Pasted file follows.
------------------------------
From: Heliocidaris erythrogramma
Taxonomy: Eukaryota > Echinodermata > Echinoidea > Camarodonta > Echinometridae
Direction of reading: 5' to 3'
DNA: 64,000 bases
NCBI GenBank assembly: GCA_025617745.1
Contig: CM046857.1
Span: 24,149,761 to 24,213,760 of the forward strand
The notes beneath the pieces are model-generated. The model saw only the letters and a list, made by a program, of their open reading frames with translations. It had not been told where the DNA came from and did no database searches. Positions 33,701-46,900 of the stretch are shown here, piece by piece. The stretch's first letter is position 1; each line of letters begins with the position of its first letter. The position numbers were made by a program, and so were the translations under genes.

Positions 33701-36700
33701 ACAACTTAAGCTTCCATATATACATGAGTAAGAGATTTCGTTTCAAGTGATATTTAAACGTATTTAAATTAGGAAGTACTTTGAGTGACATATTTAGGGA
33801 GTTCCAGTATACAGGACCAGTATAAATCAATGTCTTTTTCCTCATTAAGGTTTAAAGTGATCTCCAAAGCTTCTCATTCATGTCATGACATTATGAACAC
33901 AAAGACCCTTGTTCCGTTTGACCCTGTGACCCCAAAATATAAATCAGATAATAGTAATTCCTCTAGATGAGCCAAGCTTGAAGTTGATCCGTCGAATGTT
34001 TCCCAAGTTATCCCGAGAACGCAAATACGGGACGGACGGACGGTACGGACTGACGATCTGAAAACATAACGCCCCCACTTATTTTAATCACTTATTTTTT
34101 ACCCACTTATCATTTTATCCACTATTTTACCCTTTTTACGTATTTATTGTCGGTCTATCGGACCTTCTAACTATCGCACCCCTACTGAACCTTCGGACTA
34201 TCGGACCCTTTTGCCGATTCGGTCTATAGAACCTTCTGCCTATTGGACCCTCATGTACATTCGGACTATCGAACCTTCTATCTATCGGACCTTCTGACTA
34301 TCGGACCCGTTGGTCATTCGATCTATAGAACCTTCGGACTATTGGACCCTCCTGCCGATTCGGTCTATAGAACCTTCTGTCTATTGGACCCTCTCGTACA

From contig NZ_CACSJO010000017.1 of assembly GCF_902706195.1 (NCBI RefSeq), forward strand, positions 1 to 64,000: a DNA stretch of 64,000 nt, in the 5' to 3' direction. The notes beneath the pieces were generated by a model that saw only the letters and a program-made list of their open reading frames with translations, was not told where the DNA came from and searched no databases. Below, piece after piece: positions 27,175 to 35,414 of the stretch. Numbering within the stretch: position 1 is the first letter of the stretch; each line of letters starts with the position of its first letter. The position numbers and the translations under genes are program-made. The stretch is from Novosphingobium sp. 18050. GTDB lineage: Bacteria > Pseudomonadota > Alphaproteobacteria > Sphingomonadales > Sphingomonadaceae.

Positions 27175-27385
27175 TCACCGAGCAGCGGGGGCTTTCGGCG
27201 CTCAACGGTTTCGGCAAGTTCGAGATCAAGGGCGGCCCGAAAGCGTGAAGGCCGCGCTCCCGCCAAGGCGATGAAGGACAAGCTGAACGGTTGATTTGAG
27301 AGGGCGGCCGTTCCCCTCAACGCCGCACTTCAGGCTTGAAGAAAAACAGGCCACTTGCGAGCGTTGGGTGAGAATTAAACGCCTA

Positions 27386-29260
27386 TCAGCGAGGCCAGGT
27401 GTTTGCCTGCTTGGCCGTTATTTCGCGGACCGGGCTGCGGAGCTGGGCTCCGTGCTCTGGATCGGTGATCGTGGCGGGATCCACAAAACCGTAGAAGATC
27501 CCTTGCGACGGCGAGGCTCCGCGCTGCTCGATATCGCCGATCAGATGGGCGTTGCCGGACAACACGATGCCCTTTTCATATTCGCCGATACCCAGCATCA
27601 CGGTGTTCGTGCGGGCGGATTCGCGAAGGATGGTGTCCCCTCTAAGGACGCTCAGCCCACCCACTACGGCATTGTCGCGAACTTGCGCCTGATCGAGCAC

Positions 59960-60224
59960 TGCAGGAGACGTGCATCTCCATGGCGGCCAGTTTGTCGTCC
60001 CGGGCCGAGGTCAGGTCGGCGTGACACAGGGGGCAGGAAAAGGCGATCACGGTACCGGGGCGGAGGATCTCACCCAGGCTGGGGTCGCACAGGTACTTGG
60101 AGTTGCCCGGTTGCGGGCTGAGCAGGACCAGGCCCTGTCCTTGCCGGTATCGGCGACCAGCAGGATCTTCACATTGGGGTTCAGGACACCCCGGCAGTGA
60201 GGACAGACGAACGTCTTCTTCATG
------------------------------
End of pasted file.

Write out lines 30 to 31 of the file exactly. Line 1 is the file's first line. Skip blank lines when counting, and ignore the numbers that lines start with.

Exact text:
60101 AGTTGCCCGGTTGCGGGCTGAGCAGGACCAGGCCCTGTCCTTGCCGGTATCGGCGACCAGCAGGATCTTCACATTGGGGTTCAGGACACCCCGGCAGTGA
60201 GGACAGACGAACGTCTTCTTCATG